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(3124, 9 km E, Boroondara City)

Camberwell begins at the eastern side of Burke Road and is bounded in the north by Mont Albert Road and to the south by Toorak Road. It extends westwards to the Alamein railway line. For the better part of a century it was the heart of the Municipality of Camberwell. Camberwell formed a section of the 1854 Boroondara Road District. In 1871 Boroondara became a shire and in 1902 the Shire of Camberwell and Boroondara, then in 1905 a borough, and in 1906 the Town of Boroondara. In 1914 the name changed to the City of Camberwell, which was later changed in boundaries (taking in suburbs to the west and losing areas to the east) to become an enlarged City of Boroondara in 1994. Camberwell includes the localities of Willison and Riversdale.

Much of the suburb of Camberwell lay within Elgar's 1841 Special Survey. At the Camberwell crossroads stood a blacksmith's forge, an inn and a general store. Taking its name from George Eastaway's Camberwell Inn (itself named after the London suburb), the crossroads of Camberwell were a minor stopping place on the road from Melbourne to Gippsland and the gold diggings of Wood's Point. Camberwell was initially linked to Melbourne more directly by the large mansions which on the one hand functioned as self-sustaining rural holdings and at the same time as ex-urban commuting homes for professional men in the city. The first Europeans were generally wealthy ex-urbanites who lived in large houses surrounded by their own vineyards and dairy farms. Canonbury, built in 1861 for Edward Lamont, typifies these estates. John O'Shanassy, Irish-born leader of Melbourne's Roman Catholic community and later premier, built and extended his mansion Tara from 1858 onwards.

The arrival of the railway in 1882 brought Camberwell more firmly into the orbit of metropolitan Melbourne. Between 1881 and 1891 the population grew from 1400 to 6000. But the City of Camberwell owes its character more directly to the growth of the interwar years. During the 1920s, and largely because of the electrification of fixed-rail services, allied to the city's policy of charging rates on unimproved land values, Camberwell grew dramatically. Between 1919 and 1933 the number of houses in the municipality doubled to over 12 000. Increasingly, as the council applied local by-laws, brick houses began to outnumber timber. By 1961 there were over 30 000 dwellings in the City of Camberwell.

Much of the prewar housing had clustered along the central railway route through the suburbs of Camberwell and Surrey Hills. After 1919 housing spread along electrified tramlines and after World War II most of the remaining land became building sites. Camberwell, despite this long building process, retained a calm, almost rural character, partly because so many property-owners had lovingly maintained private gardens, partly because of the many creek valleys and public parks and more especially because of the council's determined street tree plantings. With its canopy of greenery, its bright gardens and large, comfortable houses protected by laws which excluded industry, Camberwell displayed all the qualities of suburbia perfected. The strength of the non-conforming churches in the suburb meant that it was also a place which frowned on both idle leisure and active drinking. In 1919 the City of Camberwell had seven hotels, but in a statewide local option poll the following year, the residents of Camberwell and neighbouring Box Hill - together making up the Licensing District of Nunawading - voted in favour of no licences. The hotels closed, including the inn after which Camberwell was named, the inn being replaced by a milk bar.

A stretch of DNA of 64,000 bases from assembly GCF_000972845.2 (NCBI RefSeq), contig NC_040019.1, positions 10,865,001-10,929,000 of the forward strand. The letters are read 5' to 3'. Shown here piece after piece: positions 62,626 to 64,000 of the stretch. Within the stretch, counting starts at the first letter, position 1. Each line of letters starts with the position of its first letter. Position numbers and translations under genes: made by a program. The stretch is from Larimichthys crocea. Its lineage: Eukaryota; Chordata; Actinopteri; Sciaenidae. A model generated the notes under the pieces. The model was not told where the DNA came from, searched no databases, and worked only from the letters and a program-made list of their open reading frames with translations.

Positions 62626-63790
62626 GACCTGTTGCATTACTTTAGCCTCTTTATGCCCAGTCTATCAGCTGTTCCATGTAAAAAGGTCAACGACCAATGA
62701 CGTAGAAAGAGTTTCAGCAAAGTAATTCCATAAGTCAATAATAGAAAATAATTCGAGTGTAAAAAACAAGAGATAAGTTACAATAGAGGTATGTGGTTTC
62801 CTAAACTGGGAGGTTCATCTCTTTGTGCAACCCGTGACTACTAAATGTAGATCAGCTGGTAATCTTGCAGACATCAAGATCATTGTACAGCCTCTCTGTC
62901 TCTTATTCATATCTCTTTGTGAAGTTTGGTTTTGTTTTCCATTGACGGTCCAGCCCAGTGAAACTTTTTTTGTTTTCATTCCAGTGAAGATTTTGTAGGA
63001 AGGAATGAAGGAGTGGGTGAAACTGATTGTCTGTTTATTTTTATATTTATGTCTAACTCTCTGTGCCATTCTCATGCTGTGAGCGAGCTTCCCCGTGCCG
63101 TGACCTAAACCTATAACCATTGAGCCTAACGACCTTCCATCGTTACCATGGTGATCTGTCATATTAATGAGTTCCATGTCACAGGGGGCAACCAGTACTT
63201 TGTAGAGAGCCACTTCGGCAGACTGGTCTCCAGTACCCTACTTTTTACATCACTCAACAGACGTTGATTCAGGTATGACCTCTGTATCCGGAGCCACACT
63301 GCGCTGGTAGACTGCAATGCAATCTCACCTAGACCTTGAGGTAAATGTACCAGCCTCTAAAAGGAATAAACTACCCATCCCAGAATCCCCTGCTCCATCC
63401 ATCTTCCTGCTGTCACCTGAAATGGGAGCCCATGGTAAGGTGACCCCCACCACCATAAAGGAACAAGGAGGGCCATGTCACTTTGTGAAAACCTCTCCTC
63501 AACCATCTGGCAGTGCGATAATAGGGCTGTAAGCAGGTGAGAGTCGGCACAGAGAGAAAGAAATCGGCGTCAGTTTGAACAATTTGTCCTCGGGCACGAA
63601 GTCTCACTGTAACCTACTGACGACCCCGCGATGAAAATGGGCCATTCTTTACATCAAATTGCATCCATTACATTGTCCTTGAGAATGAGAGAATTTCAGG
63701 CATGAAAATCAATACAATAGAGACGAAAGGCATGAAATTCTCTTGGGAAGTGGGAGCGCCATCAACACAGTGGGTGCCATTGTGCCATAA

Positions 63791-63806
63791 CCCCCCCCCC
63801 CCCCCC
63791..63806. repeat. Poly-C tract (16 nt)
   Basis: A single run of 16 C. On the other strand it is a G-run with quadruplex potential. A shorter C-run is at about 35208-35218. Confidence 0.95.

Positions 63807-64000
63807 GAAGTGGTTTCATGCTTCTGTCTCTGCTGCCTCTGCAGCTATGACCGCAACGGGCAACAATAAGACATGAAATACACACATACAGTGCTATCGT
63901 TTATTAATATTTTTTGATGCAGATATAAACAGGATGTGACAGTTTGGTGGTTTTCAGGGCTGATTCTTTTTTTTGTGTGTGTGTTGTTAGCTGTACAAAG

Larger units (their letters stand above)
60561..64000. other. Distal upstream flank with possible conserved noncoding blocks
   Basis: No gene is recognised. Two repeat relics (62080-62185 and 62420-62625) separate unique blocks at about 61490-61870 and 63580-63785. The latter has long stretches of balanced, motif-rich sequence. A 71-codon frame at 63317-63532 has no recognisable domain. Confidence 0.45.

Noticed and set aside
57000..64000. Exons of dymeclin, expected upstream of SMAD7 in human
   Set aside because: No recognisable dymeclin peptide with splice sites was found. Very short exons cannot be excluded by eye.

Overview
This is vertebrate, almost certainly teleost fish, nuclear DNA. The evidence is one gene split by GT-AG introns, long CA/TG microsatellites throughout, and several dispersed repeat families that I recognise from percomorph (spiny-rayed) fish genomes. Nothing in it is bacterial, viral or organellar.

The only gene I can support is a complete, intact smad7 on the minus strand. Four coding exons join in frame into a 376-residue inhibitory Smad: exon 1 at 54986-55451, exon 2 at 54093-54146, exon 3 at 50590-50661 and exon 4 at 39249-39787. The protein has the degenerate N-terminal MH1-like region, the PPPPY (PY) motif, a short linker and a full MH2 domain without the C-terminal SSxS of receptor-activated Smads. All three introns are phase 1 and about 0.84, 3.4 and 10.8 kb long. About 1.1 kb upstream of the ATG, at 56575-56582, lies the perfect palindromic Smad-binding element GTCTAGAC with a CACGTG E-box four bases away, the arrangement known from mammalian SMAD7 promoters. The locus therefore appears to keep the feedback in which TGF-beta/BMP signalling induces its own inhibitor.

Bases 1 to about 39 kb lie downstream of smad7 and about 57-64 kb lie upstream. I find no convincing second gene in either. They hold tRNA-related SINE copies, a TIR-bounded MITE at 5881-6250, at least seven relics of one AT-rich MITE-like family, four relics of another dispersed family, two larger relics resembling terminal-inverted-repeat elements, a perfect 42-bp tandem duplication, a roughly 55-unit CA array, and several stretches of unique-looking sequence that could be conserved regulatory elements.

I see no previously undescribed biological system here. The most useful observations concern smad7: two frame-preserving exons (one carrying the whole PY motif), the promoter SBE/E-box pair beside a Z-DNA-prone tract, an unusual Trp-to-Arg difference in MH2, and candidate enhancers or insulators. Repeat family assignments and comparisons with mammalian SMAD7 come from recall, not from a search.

The six-way junction has remained an important symbol of Camberwell and while the shopping strip has suffered from competition, the areas behind Burke Road sustain large department stores. When plans were made public for a major shopping mall at the Junction, residents rose up to defend their suburb from such an un-Camberwell-like development. Subsequent court action left the council with considerable debts and administrators were appointed. This last battle of the Camberwell Council marked the end of an era, as the city was replaced by an enlarged Boroondara soon afterwards.

Present-day Camberwell is bounded on the north and south by major freeways. Burke Road is one of the few direct north-south routes across the inner east of Melbourne and carries heavy traffic. Camberwell may have successfully defended its suburban calm from drunks and fibro housing, but it cannot keep out traffic, or the property developer. Although expressing a love for the torpor of leafy streets, Camberwell residents, in increasing numbers, sell their homes to developers who subdivide lots for medium-density housing. Birthplace of satirist Barry Humphries, the suburb was lampooned in his poem 'Ode to Camberwell'. More recently Humphries joined with Camberwell residents to protest against yet more high-density buildings at the site of Camberwell railway station. The late 1990s resident action group Save Our Suburbs had its roots in Boroondara and Stonnington. The suburban retreat, while still prized as a calm and respectable address, is now facing up to the urban complexity it has for so long arrogantly ignored.

Chris Mcconville

Blainey, Geoffrey, A history of Camberwell, Lothian, Melbourne, 1980. Details